3. Donation pages. Your organization's donation pages should be clear and to the point. People just don't have the time to comb through paragraphs of information and instructions — you want to make it as easy for them to donate to your organization online as it is to purchase a book or a buy pair of socks.

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What Is That Noise?

April 19, 2018

NoiseHow many times have you been startled by a noise and thought: What in the world?

You try to ignore it, but it won't stop, so you decide to take action. You go looking for the source, find and disable it, and sigh as you walk back to your chair.

I know the feeling. It's a feeling of exasperation, the feeling you get when someone or something absolutely insists you pay attention, whether you want to or not.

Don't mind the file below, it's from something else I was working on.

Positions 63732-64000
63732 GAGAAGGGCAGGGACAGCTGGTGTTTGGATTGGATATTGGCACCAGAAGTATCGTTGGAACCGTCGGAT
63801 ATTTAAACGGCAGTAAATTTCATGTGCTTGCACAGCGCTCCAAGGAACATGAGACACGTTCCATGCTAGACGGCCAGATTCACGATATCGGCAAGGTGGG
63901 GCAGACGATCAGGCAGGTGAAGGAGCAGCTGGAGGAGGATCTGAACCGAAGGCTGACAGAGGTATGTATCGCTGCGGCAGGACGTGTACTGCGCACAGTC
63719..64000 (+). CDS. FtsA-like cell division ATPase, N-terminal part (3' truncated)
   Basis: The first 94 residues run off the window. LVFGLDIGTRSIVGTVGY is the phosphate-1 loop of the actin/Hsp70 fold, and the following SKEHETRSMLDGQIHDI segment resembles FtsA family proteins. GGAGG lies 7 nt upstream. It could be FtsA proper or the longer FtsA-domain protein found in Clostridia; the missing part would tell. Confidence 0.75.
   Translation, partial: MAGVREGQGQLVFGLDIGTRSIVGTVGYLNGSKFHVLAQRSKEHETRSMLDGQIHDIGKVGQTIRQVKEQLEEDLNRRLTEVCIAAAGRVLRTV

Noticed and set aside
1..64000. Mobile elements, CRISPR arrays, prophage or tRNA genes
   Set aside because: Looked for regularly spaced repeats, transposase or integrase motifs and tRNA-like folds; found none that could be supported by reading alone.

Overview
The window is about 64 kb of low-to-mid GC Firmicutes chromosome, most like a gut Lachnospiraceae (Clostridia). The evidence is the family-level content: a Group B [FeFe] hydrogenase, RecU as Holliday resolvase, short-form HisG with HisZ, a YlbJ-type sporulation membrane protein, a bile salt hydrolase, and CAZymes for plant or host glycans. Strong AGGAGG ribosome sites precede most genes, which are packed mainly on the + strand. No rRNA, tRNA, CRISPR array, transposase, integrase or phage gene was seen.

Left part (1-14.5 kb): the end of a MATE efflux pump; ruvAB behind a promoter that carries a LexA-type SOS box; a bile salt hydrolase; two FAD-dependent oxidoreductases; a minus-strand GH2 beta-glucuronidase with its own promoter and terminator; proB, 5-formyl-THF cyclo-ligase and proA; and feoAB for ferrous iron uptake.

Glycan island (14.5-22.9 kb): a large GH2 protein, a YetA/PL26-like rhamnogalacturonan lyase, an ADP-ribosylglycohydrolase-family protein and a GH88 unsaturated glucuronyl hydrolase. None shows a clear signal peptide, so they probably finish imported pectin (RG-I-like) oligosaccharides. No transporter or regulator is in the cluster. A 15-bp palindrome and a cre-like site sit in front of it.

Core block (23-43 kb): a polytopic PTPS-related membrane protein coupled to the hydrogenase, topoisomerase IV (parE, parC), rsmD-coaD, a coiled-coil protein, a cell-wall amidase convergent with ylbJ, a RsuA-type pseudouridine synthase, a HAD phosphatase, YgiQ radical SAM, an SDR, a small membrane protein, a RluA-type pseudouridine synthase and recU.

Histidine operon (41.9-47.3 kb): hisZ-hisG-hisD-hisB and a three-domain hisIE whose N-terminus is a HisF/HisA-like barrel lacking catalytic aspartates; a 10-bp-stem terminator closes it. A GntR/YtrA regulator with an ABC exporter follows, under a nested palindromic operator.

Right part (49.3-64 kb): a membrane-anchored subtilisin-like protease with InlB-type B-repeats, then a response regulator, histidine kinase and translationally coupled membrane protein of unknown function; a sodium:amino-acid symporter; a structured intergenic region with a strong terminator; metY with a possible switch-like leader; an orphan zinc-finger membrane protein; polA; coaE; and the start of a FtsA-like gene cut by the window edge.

It's the feeling many of us have after we've been exposed to nonprofit marketing.

Hey, I get it. Marketing is noise to some and the stuff of life for others. It can inspire, persuade, and make us fall in love. It can move us to action or dissuade us from taking a stand. It can be something we welcome into our world — or something that intrudes on us when we least expect it.

The question you need to ask is: Is our marketing something our supporters want, or is it the noise in the background they wish would stop. Based on my experience, there's too much of the latter happening in our space.

Let me explain.

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Weekend Link Roundup (April 7-8, 2018)

April 08, 2018

Cherry-blossomsOur weekly roundup of noteworthy items from and about the social sector. For more links to great content, follow us on Twitter at @pndblog....

Communications/Marketing

The Hewlett Foundation's Ruth Levine argues (persuasively) that "the benefit/cost ratio for [nonprofit] annual reports is pretty unfavorable" and that "[t]they are more trouble than they're worth." 

Reinvent the wheel. Close the loop. Onboarding. Vu Le has gathered nineteen of the most annoying phrases used in the nonprofit sector.